ASC 718 and Deferred Taxes
The tax accounting for equity compensation is widely recognized as one of the most complicated areas under ASC 718. While the basic concepts related to deferred taxes and the timing and quantity differences between GAAP and the IRS tax code are simple to understand, the application of these concepts across vast amounts of equity award data, granting jurisdictions, equity award types, and corporate circumstances creates significant complexity and audit risk.
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The basic mechanics of tax accounting for equity awards entail setting up a deferred tax asset (DTA) based on the cumulative book expense for awards that are expected to result in future tax deductions, and reversing that DTA when the award is settled for tax purposes. Differences between these two respective measures of value (taken at different points in time) are typically recorded in additional paid-in-capital (APIC).
A few of the more complicated issues discussed therein are summarized below:
Partial Vested Awards
- The tax accounting is relatively straightforward for companies that adopted ASC 718 using the modified retrospective method, since there is no such thing as an “as if” DTA.
- In contrast, modified prospective adopters only recorded DTAs in their financial statements for new stock options issued after the adoption date, options that were granted before the adoption date but modified after the adoption date, and for the unvested portion (at adoption) of previously issued options (often referred to as “straddle options”).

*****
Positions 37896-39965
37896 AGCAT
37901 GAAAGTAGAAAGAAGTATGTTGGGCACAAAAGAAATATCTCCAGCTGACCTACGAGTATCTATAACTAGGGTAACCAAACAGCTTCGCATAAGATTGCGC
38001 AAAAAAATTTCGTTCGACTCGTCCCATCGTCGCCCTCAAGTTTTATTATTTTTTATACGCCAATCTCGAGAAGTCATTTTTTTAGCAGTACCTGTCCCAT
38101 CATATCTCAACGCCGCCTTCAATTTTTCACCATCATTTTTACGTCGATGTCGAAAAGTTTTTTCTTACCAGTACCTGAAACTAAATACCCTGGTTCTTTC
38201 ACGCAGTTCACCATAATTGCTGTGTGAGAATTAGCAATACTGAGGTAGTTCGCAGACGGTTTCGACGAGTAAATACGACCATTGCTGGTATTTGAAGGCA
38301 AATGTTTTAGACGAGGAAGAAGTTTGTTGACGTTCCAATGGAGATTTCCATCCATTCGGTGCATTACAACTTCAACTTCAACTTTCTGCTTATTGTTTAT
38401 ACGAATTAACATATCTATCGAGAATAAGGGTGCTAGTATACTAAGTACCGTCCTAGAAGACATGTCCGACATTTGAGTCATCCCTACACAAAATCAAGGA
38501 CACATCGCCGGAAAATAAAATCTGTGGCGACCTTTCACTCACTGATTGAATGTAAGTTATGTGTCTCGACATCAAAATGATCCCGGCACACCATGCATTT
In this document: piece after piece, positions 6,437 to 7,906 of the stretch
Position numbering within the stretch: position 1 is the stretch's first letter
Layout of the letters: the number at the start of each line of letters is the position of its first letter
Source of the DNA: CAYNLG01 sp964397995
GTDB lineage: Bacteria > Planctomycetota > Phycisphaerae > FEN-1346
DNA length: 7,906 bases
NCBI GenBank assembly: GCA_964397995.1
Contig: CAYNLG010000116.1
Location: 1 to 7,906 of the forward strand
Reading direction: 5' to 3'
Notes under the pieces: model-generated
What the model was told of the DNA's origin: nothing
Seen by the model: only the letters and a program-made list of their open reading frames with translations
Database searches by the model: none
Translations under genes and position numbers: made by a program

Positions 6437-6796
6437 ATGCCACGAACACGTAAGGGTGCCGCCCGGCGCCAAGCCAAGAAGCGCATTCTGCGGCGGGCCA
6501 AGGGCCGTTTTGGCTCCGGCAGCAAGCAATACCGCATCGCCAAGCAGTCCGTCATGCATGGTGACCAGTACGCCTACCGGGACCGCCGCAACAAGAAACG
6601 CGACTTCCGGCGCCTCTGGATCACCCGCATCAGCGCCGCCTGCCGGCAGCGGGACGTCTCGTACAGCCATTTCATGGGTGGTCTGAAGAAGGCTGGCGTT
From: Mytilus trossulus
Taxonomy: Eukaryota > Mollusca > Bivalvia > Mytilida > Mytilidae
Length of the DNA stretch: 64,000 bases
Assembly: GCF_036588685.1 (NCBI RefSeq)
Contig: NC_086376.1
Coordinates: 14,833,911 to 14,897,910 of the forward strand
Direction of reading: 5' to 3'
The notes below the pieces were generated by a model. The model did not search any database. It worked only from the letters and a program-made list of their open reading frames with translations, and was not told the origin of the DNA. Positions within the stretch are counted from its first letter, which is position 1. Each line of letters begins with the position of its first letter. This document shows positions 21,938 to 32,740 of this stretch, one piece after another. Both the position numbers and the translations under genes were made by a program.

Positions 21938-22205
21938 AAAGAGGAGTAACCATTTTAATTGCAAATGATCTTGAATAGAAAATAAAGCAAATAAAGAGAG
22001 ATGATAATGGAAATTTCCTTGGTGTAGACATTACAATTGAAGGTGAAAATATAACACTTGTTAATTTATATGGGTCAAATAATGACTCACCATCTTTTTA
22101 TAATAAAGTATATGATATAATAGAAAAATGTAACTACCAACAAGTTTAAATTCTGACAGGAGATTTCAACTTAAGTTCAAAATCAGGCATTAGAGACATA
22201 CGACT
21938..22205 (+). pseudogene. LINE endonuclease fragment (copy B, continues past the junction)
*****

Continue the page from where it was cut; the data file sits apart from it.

- These straddle options give rise to a partial book DTA and partial unrecorded (“as-if”) DTA. This bifurcation of the total DTA impacts the entire DTA accounting model, especially at settlement when APIC is credited/debited and the hypothetical APIC Pool is rolled forward.
Incentive Stock Options
- A company is not entitled to a tax deduction related to the issuance of ISOs unless the holder disposes of their shares in a disqualifying disposition. This reduction in tax expense is only recorded if and when there is a disqualifying disposition.
- Disqualifying dispositions can create tax windfalls, but only when the tax deduction recognized as a result of the disposition exceeds the cumulative book compensation. ISOs cannot give rise to tax shortfalls since no DTA is ever recorded in the first place.
- On partially vested ISOs at adoption, the tax deduction is allocated between the pre-adoption and post-adoption periods, which is intended to prevent the recording of a tax benefit in the income statement for the portion of an award that never actually gave rise to compensation expense in the income statement.
- Most know the APIC Pool as an off-balance sheet account that tracks realized windfall tax benefits, and which is available to offset tax deficiencies. Tax deficiencies are debited to additional paid-in-capital only to the extent that sufficient credits exist in the APIC Pool.
- Companies were given two methods for calculating the beginning APIC Pool balance as of the adoption of ASC 718: a long method (described in ASC 718 itself) and simplified method (through the release of FASB Staff Position FAS 123R-3). Some companies never went through the initial calculation exercise, and it is not imperative that they do so in the event shortfall situations occur.